The Juneteenth R&B Summer Kickoff at Levitt Pavilion will follow the broadcast. It’s headlined by Grammy Award–winning R&B outfit 112, with opening acts Rachel Bailey, the Grand Alliance, and KDJ Above.
The morning of June 19, more than 100 groups will walk in the Juneteenth Parade beginning at 11 a.m. The procession honors the social progress achieved through marches and demonstrations throughout history, and includes a blend of dance groups like the Platinum Divaz, car clubs, youth sports league teams, and community groups like Colorado Black Health Collaborative, enrichment program Curls on the Block, and more.
Denver dance icon Cleo Parker Robinson will transform her theater into a pop-up Juneteenth Museum called Five Points of Culture on June 19, with three 90-minute panels throughout the day spotlighting different aspects of Black culture in the Mile High City (the topics are Afro-futurism, The Entertainment Industry in Black, and Black Business and Impact of Sports).
The street festival on Welton Street in the Five Points neighborhood is perhaps the best-known attraction of the Juneteenth Music Festival, and will span June 19–20 this year. Catch Colorado salsa band Conjunto Colores, R&B singer Danae Simone, rapper A Meazy, DJ Jazzy Jeff, and more at stages along the Welton Street Corridor, Charles Cousins Plaza, and Five Points Plaza.
Attendees will find plenty of shopping opportunities at the street festival, too. The Habitat for Humanity Home Decor Row will feature Colorado artist Jess E. DuBois, renovation expert Affordable Room Makeover, and Aurora’s Fiddle Leaf Plant Boutique. Browse booths manned by Turner’s Creations, B Fresh Gear, and more for gifts. Stop by Reggae Pot Jamaican Grill and Big G’s Bar-B-Que’s outposts for food.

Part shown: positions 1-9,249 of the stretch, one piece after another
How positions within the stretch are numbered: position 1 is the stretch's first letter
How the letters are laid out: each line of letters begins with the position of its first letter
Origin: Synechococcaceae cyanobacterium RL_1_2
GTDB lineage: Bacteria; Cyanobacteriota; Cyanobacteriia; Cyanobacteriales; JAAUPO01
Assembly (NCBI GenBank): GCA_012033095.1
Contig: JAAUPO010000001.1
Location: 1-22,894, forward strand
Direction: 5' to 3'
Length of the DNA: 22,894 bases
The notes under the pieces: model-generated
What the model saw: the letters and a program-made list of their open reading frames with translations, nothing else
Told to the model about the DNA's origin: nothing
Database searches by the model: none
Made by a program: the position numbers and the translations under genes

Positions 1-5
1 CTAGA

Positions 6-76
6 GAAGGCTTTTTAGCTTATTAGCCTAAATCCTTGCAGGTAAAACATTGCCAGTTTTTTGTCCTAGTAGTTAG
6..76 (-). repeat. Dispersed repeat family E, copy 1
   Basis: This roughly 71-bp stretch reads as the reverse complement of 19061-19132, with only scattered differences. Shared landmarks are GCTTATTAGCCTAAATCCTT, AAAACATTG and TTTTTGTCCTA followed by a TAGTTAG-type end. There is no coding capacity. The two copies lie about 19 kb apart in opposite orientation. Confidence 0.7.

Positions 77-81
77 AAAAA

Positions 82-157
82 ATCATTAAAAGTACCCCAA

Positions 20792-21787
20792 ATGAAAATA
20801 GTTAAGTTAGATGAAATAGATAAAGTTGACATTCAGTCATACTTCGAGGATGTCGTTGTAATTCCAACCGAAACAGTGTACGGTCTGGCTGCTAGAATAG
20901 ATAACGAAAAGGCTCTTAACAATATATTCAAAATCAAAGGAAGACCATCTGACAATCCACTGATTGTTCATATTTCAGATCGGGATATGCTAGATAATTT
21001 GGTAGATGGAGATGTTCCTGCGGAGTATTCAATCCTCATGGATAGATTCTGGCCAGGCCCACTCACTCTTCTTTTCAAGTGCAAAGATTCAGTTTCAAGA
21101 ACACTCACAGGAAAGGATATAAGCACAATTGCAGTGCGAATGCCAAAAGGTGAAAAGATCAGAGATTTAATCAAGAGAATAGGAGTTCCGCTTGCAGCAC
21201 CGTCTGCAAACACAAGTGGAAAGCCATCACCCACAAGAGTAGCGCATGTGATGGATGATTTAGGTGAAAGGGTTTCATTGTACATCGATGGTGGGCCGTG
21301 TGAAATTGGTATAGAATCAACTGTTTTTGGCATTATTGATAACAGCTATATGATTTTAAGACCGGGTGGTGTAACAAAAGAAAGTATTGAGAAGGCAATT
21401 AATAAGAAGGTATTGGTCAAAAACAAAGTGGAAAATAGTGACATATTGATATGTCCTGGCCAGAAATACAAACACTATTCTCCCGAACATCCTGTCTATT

Of course, the JMF Corporation isn’t alone in its mission to share Juneteenth with Colorado. Its new partnership with the Center on Colfax, the group responsible for organizing Denver PrideFest, has helped both celebrations become more inclusive, and Juneteenth Music Festival is promoting Black Pride, a festival for the Black LGBTQ community, on its website. Denver is the latest city to launch an official Black Pride, following in the footsteps of Los Angeles, Chicago, Washington, D.C., and Portland. The festival will feature events throughout the month of June, many of which take place over Juneteenth weekend as well, giving Denverites plenty of reasons to celebrate.
Other Ways to Commemorate Juneteenth and Black Pride in the Denver Area
Silent Disco: Wakanda